By March 18, approximately 1,200 people had sought shelter in this gymnasium in Rikuzentakata. The gym at Daiichi Junior High School is the largest temporary shelter in the city. (March 18, 2011, Iwate Prefecture)
An ambulance lies crushed under a mountain of debris. (March 19, 2011, Miyako, Iwate Prefecture)
A girl has her radiation levels tested at an evacuation center. People living near the shelter are coming for such checkups out of concern about radiation levels in the city. (March 20, 2011, Fukushima, Fukushima Prefecture)
Nanako Nakamura, 75, gives thanks that she is alive. She broke her left leg in the tsunami, but was rescued by her husband. (March 20, 2011, Kamaishi, Iwate Prefecture)
Mourners bid farewell to the dead at a temporary burial site. Most bodies are covered with sheets and have not been cremated due to a lack of coffins. (March 22, 2011, Higashimatsushima, Miyagi Prefecture)
A vehicle lays barely visible beneath the surface of the Okawa River in the devastated city of Kesennuma. (March 22, 2011, Miyagi Prefecture)
A sightseeing boat lodged on the roof of an inn. (March 27, 2011, Otsuchi, Iwate Prefecture)
The scars left by the tsunami still show along the coast of Minamisoma, Fukushima Prefecture. People who want to see the first sunrise of the year stand in line along the collapsed embankment. (January 1, 2012)
Towering above, an enormous quantity of untouched rubble, as high as the tsunami that hit the town on that day. (April 8, 2012. Minamisanriku, Miyagi Prefecture)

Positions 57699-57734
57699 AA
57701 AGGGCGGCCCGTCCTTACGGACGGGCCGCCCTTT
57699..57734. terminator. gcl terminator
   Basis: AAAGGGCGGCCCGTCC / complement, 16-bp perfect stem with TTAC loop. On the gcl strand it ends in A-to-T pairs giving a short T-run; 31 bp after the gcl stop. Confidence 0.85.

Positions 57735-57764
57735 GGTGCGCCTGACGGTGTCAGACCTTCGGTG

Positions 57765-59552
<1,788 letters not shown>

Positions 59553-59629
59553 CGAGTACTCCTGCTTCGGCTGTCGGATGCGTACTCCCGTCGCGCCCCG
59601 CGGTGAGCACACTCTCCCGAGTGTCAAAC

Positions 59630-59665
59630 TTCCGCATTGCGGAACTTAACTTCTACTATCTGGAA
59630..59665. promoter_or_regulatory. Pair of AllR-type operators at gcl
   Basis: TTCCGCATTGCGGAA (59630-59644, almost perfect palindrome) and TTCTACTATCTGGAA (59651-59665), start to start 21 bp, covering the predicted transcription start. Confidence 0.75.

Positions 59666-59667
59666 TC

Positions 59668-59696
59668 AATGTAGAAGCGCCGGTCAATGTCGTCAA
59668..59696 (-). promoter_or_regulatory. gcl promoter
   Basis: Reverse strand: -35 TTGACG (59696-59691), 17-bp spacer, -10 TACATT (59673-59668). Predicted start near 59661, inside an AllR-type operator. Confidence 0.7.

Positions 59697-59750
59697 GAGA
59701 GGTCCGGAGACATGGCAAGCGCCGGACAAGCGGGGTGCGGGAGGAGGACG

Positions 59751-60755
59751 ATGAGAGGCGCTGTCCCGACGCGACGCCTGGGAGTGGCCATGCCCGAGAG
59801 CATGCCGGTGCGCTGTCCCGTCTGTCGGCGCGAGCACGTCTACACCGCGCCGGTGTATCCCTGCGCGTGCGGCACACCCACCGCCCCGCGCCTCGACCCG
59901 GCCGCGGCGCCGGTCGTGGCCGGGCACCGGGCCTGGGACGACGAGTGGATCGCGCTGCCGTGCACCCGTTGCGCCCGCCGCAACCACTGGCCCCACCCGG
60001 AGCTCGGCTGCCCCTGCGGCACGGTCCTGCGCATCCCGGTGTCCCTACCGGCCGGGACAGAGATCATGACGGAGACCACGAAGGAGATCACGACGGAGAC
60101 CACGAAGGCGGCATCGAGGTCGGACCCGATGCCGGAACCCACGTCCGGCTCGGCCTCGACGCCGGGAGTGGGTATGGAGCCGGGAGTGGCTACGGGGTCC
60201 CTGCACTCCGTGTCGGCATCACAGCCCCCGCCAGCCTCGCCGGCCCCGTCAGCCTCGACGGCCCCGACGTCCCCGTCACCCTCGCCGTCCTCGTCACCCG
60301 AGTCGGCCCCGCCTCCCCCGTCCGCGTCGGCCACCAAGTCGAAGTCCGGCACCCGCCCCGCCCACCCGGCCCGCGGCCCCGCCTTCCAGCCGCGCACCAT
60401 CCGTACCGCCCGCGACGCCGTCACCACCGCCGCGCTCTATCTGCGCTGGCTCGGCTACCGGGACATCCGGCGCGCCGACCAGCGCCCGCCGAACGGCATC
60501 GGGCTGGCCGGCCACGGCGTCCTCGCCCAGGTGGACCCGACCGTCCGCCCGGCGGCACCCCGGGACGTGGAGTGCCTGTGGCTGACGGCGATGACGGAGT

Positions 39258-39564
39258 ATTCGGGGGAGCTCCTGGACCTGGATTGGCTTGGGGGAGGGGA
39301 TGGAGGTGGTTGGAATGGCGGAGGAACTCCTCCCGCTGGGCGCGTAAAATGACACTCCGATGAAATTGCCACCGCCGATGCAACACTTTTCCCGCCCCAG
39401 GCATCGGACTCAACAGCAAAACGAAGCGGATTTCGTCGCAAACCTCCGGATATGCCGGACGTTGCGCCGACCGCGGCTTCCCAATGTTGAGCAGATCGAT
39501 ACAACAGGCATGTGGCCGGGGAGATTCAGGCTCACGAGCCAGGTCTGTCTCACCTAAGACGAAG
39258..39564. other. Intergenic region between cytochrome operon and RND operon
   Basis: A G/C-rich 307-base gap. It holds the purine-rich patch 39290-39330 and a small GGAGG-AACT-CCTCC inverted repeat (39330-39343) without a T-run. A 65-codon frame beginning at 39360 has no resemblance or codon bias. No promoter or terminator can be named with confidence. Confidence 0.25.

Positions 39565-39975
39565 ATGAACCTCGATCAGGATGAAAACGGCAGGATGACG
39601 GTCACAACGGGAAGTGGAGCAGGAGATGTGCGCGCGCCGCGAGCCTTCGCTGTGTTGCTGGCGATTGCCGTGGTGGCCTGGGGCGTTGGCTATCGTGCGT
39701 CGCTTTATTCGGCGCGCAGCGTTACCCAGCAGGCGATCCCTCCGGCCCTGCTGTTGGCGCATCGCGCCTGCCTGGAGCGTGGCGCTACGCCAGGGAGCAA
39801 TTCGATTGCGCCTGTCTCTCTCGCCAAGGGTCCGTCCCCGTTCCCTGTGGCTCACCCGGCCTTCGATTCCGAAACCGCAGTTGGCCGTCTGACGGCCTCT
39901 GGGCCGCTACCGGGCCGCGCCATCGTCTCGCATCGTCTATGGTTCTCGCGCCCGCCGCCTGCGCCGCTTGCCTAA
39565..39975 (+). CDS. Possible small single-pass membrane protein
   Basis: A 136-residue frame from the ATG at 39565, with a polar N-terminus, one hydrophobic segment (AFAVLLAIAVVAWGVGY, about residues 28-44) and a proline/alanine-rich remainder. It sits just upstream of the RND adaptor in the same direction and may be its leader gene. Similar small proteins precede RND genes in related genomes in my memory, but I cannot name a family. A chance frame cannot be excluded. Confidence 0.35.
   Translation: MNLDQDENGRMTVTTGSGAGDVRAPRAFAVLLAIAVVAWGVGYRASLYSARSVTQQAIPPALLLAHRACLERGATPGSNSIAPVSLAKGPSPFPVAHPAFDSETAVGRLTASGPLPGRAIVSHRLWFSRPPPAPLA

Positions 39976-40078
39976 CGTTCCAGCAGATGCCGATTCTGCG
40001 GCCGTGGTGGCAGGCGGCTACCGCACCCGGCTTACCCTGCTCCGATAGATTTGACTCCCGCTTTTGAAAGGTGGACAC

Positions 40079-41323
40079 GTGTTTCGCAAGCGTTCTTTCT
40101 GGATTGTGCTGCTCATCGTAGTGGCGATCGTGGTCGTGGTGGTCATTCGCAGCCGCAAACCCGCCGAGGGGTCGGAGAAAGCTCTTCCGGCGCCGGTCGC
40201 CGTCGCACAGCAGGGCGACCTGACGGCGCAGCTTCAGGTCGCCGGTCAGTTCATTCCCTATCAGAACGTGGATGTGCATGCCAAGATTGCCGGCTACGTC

The cherry trees around Yonomori Park are in full bloom in Tomioka, Fukushima Prefecture, an off-limits area following the nuclear power plant accident. Encouraging the townspeople, Mr. Endo, the mayor of the town, says "Those cherry trees will surely be waiting for us." (April 19, 2012)
74 persons were killed or went missing at Shizugawa Public Hospital, which is going to be demolished. With his son, a man looks down at the town from the roof. He lost his wife, the boy's mother, who was working in the hospital as a nurse. (May 19, 2012. Minamisanriku, Miyagi Prefecture)
Kadonowaki Elementary School in Ishinomaki, Miyagi Prefecture, has retained its appearance, damaged by the tsunami and a fire. In the schoolyard, boys play baseball in the summer heat. (August 9, 2012)
Bereaved families and others who attended a ceremony for townspeople taken by the tsunami. After the ceremony, they cross a main street devoid of cars. The town of Futaba, Fukushima Prefecture, remains a hazard area because of high radiation levels. (March 2, 2013)
Morning on the second anniversary of the disaster. A bouquet of flowers placed on the beach is lapped by gentle waves. (March 11, 2013. Wakabayashi Ward, Sendai)
In front of temporary housing, performers do the Omagari Hama Shishimai lion dance, a more than 300-year-old tradition, in Higashimatsushima, Miyagi Prefecture. Braving a dusting of snow, residents pray for good health. (January 2, 2014)
Yuichi Harada is the third-generation owner of a clock shop that has been in business for nearly 90 years in the town of Namie, Fukushima Prefecture. The clocks that stopped were still displayed on the wall in the shop which he had been kept from cleaning since the disaster. (January 15, 2014. Namie town, Fukushima Prefecture)
The South Rias Line of Sanriku Railway, which has resumed service on all lines. On the platform at Sakari Station, visitors wave flags to send off the commemorative train. (April 5, 2014. Ofunato, Iwate Prefecture)
The Takagimachi to Rikuzen'ono section of the JR Senseki Line, where there had been no option but a suspension of service, was finally restored and the service on the whole line was resumed. The new viaduct was constructed along a route safe from the sea. (May 30, 2015. Higashimatsushima, Miyagi Prefecture)